Without the mountains, I’m lost. No, I’m serious. This is not a poetic description of some longing for home; it’s a simple fact. You see, where I come from in Colorado, the Front Range of the Rocky Mountains anchors and orients my greater sense of direction: with the mountains in the west, I am sure of where I am going.
St. Louis is just a bit different. Though it really is a delightfully navigable city, my limited experience of it over the last few months has left me with a sketchier familiarity with its geography than I would like. For example, I understand downtown St. Louis represents the furthest eastern boundary of my little urban world, and that De Smet Jesuit High School is somewhere somewhat west-ish of here, and that Chicago hovers in the north (I think).
Since moving here, I’ve constantly relied upon my trusty iPhone to tell me where I’m going. The process usually goes something like this: I ask myself where I need to go (perhaps a post office or a coffee shop to do some grading), I find an acceptable destination using the help of an app like Yelp, I use Yelp’s “Directions” function, which connects me to a Maps app, and I follow Siri’s halting, unforgiving, computerized directions until I arrive.
Of course, this is all very convenient, but (forgive me if I start to sound like a Luddite now), I think the convenience of this process has prevented me from developing a clue of where I belong in this city, even three months after I first arrived here.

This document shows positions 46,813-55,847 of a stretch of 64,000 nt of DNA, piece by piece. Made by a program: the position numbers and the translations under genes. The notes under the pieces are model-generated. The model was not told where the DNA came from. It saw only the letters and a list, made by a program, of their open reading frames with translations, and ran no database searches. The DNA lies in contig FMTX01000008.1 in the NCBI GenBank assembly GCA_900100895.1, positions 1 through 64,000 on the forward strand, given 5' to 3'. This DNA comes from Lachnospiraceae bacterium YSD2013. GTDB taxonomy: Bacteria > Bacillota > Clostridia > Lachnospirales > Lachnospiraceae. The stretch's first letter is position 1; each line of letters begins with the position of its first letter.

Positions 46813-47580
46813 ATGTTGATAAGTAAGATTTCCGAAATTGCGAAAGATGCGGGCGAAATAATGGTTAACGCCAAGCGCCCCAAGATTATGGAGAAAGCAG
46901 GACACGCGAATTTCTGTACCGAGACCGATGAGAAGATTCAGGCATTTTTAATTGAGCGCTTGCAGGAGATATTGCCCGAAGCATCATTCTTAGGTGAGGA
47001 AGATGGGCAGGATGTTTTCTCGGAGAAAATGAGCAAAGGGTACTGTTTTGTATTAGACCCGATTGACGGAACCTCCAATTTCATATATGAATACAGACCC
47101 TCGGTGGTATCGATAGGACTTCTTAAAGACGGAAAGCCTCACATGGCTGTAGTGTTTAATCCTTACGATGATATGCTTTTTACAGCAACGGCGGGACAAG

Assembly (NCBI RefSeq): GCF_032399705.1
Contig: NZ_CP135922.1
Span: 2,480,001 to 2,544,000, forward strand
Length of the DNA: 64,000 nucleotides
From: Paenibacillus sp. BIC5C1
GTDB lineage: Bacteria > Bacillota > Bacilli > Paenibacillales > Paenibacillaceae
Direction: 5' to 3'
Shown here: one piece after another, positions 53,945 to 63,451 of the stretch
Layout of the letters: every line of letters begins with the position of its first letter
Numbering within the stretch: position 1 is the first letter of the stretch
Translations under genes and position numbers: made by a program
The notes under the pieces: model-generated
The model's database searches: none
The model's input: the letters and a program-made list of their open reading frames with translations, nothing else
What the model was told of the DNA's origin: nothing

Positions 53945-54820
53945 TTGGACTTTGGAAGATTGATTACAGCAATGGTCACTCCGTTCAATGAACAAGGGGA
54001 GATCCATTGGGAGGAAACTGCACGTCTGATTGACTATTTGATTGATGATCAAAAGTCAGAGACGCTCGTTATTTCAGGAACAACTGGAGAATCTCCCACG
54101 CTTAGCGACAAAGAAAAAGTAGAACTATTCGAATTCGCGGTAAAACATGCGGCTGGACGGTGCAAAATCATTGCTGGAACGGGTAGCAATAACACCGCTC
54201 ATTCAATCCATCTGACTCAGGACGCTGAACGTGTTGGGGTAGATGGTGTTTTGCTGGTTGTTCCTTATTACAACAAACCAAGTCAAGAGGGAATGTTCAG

While I was musing about St. Ignatius the other day, I recalled the name that he liked to go by best: The Pilgrim. Since my mind is constantly prepared to draw connections between reality and J.R.R. Tolkien’s The Lord of the Rings, remembering Ignatius’ moniker also reminded me of a character from Tolkien’s world, Gandalf the Grey, who is also known as The Grey Pilgrim. It seems to me that whether the context is the historical past, or Tolkien’s Middle-earth, or even the everyday now, the individuals who know the most about what’s up are often those that have wandered the most through their world. Now, my weekly trip to Schnucks is no pilgrimage to Manresa, and SLUH’s touchy Nissan Versa is certainly no Shadowfax, but I’ve recognized more and more that if I am to engage and encounter this experience fully, I must adopt a pilgrim’s spirit.
This means occasionally ungluing my eyes from my iPhone as I drive (probably a good practice, anyway). It means maintaining a sense of direction, but relishing the detours and meeting the wrong turns with good humor. Sometimes it means driving straight into a dead end, like I did the other day off of Manchester Avenue. But hopefully, adopting the spirit of a pilgrim will help me appreciate the fiery leaves on the trees lining the street, and the old-timey rumble of cobblestones under the tires, and the subtle knowledge that my destination is somewhere nearby, and that I’ve got enough time to find it.